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Solar Project of the Year Winner: Agua Caliente

Here's a quick look at the winner of our Solar Project of the Year Award in our 2012 Excellence in Renewable Energy Awards Program.

4 Comments

ANONYMOUS
March 20, 2012
There are two big issues with distributed PV- one is scale/development costs. Imagine the rat's nest of having to go home to home trying to use people's roofs, and then the legal contractual issues in having to negotiate this with each person. Technologically, you need to have access to transmission and in residential areas the grid is not able to handle utility scale power generation.
The second big issue is regulation- because of outdated laws to protect utility monopolies and reduce competition, it is illegal or infeasible in many markets to sell power onto the grid. In most places it's illegal to even string a wire across the street. So there are a number of regulatory hurdles blocking otherwise sound soluutions. That said, if you can figure out ways around some of these challenges, there are many interesting possibiilties
Terry Harrold
March 11, 2012
Logistics play an important role in the decision to mount PV systems on rooftops, to get that number of panels on rooftops would require the cooperation of a vast number of homes and businesses. Currently there is not enough genuine interest in the masses to cooperate to this scale. As for the environment, the solar farm does no harm to the environment, it emits no hydrocarbon gas, does not leak diesel fuel into the soil. They simply produce electricity cleanly. The native wildlife is not affected, and might even appreciate the shade provided by the panels. The foundations are not on a pavement so rainwater is not an issue either. I don't see the problem and if more investers like Mr. Buffet and Mr. Turner were to get involved, we would have a lot more farms out there helping us reduce our reliance on oil,foreign or domestic.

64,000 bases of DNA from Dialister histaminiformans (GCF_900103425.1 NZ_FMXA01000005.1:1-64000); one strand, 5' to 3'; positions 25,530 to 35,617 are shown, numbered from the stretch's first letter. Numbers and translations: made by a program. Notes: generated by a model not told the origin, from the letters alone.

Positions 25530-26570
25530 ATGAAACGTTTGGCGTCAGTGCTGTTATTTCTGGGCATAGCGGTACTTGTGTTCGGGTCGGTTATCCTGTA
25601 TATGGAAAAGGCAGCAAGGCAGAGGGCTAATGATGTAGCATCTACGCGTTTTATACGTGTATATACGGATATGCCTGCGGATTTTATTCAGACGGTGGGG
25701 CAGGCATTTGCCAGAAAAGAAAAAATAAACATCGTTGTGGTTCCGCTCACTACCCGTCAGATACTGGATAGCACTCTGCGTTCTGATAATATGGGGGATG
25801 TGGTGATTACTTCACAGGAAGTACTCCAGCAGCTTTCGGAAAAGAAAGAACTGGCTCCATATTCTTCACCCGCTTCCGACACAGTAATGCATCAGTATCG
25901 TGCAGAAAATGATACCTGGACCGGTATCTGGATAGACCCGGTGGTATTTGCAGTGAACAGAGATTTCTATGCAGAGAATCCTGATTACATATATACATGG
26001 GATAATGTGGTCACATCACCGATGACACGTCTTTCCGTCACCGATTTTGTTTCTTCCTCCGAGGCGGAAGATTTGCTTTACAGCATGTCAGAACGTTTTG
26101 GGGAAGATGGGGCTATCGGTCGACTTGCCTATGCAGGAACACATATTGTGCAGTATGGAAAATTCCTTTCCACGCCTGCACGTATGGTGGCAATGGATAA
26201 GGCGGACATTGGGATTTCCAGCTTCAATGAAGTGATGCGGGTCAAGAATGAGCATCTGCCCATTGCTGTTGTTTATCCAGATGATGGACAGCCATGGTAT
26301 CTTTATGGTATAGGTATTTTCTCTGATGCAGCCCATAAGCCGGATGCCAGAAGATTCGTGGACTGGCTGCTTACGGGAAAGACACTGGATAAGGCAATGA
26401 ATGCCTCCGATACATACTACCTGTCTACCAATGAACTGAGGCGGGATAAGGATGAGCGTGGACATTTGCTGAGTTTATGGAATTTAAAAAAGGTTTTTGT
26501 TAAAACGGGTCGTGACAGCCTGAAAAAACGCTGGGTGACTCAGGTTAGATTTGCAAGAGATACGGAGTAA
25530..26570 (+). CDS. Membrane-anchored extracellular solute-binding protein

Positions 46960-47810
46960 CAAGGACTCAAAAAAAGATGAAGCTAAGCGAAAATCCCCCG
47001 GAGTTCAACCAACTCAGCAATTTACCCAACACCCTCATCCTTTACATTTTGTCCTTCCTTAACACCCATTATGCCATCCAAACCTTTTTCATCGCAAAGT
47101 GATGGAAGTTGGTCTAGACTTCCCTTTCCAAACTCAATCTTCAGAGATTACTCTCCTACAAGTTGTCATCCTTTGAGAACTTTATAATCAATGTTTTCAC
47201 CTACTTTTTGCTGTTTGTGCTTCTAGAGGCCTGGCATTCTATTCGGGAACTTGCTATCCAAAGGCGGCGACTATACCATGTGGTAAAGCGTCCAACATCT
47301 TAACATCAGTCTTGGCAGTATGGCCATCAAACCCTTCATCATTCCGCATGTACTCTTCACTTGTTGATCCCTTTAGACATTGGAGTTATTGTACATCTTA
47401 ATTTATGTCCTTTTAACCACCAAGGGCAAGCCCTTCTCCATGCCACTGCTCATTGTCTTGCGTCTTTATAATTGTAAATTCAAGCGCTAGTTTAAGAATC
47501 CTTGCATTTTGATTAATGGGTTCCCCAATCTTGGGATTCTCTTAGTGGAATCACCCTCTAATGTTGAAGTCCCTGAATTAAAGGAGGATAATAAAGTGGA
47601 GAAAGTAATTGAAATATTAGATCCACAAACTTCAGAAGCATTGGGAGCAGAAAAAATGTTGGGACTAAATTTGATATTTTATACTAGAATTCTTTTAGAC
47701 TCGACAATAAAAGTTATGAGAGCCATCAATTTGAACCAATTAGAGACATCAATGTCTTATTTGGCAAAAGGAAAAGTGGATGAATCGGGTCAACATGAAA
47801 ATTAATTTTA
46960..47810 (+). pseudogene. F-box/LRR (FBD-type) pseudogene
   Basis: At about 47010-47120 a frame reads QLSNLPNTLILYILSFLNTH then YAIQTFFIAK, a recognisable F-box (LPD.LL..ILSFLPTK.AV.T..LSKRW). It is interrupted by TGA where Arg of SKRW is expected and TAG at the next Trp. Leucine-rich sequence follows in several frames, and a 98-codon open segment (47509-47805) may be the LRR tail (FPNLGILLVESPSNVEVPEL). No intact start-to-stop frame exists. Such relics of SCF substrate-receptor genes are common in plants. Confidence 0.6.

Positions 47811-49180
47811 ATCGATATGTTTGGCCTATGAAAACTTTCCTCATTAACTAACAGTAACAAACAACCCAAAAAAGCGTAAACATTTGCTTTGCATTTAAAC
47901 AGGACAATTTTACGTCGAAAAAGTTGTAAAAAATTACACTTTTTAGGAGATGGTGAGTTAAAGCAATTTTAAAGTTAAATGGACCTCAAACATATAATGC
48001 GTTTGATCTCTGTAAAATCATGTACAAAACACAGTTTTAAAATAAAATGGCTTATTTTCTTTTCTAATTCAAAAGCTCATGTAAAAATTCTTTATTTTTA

ANONYMOUS
February 27, 2012
Advertising bought and paid for by First Solar.
Jack Tull
February 24, 2012
Surely there must be enough buildings with roofs exposed to the sun that can have solar panels installed rather than interfering with the environment by putting solar panels in the desert. Why not get volunteers to have solar panels installed on their roofs?
I would be very happy to volunteer my roof in Seattle. I've written to Seattle City Light about this, but got no response.

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